It’s very likely that you’ve been on camera from the moment you left home today — recorded as you rode in the elevator, walked on the street, bought coffee at the local deli, withdrew money, and as you’ve moved throughout your office building. While you’re at work, cameras might be recording the events in your home, capturing the nanny’s interaction with your children and when your cat drinks from her water bowl. Your image is part of the crowd scene in the camera advertisement on a billboard in Times Square, passersby are looking at you on the video display at an electronics store, the game system in your living room is analyzing your gestures, and your face is being analyzed as you go through security at the airport.
This Was Not Always So
Cameras were first installed on city streets in the 1960s, and today’s prevalent security systems in buildings and public places first took root in the 1970s when two technologies were combined: closed-circuit television (CCTV) systems and video recorders (VCRs). Expensive systems were first put to use by governments and law enforcement to monitor buildings, public areas, railways, highways, and sports arenas. Soon after, people began to expect to find such video surveillance systems in even the most modest local stores. Advances in several technologies, including the digital multiplexer, digital video recording, and camera microchips, along with the Internet and wireless, would lead to a vast expansion of video-based solutions ranging in sophistication and cost. By the 1990s, home security systems allowed users to remotely control a camera’s zoom and orientation through a web interface, and the systems themselves could be set to detect changes in the scene or a particular region and send out notifications through phones or email. More expensive systems used face recognition to detect unknown users using computer systems. What began with manually monitored video displays has evolved into a variety of systems with automated processes to scan multiple video streams, detect events or objects of interest, and act on them. For example, some smart home systems can alert services if a person falls down or stops eating, and security systems can alert authorities if a guard is no longer in view, and so on.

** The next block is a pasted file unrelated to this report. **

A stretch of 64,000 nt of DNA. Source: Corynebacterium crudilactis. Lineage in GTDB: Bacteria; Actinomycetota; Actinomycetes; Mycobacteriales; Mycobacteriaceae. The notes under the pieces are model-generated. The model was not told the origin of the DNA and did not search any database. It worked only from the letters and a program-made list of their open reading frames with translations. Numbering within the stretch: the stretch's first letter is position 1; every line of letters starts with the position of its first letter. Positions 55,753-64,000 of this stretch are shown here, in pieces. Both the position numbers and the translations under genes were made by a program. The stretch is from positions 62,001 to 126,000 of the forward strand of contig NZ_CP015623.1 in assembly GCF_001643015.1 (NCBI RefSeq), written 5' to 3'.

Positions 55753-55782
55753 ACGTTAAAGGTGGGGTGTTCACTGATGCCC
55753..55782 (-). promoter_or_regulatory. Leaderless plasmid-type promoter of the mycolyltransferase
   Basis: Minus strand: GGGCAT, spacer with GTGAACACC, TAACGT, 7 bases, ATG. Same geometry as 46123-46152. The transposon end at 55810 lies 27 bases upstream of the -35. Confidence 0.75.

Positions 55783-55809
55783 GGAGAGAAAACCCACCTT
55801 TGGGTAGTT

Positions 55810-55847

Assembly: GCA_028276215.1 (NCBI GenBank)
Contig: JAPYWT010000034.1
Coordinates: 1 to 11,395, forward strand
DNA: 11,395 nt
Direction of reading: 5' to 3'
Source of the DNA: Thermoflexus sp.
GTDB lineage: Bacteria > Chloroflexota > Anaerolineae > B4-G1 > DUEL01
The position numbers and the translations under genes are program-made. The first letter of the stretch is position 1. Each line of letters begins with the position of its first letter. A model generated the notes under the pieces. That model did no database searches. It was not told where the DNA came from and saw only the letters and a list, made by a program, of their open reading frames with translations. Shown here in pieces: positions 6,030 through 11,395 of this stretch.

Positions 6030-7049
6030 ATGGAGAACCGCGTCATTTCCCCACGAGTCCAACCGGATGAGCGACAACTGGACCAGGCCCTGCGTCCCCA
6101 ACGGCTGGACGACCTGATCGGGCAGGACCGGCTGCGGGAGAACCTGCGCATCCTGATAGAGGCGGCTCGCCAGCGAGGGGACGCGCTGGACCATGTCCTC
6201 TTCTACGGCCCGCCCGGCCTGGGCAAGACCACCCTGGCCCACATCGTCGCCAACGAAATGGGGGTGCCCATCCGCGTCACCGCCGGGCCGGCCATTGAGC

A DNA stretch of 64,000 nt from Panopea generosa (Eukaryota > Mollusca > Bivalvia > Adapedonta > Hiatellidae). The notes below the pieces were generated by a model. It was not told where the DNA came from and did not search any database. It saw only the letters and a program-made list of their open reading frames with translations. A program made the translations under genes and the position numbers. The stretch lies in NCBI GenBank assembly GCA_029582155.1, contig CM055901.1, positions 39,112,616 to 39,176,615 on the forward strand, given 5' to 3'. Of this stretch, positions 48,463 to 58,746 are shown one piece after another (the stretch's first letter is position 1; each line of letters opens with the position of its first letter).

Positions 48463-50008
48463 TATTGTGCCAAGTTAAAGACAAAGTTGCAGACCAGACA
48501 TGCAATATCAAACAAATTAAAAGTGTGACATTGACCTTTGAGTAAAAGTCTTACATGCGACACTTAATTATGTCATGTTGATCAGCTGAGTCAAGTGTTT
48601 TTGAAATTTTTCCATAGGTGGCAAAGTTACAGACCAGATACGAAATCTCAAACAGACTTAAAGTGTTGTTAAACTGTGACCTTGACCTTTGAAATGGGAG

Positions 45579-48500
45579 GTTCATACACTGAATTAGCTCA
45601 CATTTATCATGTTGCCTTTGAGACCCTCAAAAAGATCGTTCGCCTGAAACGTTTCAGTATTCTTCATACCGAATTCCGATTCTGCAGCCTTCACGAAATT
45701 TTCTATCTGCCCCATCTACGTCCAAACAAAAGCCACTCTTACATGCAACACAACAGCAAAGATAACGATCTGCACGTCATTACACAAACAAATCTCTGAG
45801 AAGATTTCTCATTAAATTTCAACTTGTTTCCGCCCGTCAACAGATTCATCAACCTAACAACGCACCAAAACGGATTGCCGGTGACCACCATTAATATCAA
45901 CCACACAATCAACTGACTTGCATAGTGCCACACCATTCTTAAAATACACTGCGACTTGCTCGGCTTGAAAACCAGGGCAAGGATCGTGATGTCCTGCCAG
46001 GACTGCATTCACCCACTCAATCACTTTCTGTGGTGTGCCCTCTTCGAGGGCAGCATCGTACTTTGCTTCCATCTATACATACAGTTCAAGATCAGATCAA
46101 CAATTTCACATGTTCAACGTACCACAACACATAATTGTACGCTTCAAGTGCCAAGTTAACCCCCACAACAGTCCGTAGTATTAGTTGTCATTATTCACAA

New research is going even further, developing methods to predict various types of undesirable events and help prevent them. With cameras pointed at us all the time, from those on our smartphones, tablets, and laptops to the game systems in our homes and all the cameras in our environment, we may be the subject of a lot of analysis that can be used to our benefit. For example, smarter home systems might detect when we’re about to fall down and try to intervene. Such systems can not only differentiate between people and objects but also recognize patterns of behavior — so, rather than just recognizing faces, they can recognize subtle revelatory facial expressions. These methods have the potential to detect actions in public places that are precursors to crimes, a poker player’s “tell,” or a job applicant’s lie or false intent. The combined efforts of several disciplines have led us to this point, and still more are involved in making better sense and use of the video images that are captured.
In this Computing Now special theme section, the collection of articles from the IEEE Computer Society Digital Library highlights how interdisciplinary the broad research area of detection through video really is. We start off with two general articles that serve as introductions to the state of the art and point toward what is yet to come.
The first article, “Affect Detection: An Interdisciplinary Review of Models, Methods, and Their Applications,” is a survey in which authors Rafael Calvo and Sidney D’Mello explore what can be detected by monitoring a person’s expression, tone, and actions — some of which can be detected through the use of video.
Our second article, “Multimedia Analysis + Visual Analytics = Multimedia Analytics,” is fashioned as a tutorial. In it, Nancy Chinchor and her colleagues focus (as the title suggests) on the potential of combining multimedia analysis techniques with visual analytics to deal with large data sets from multiple sources to solve new problems in multimedia analytics.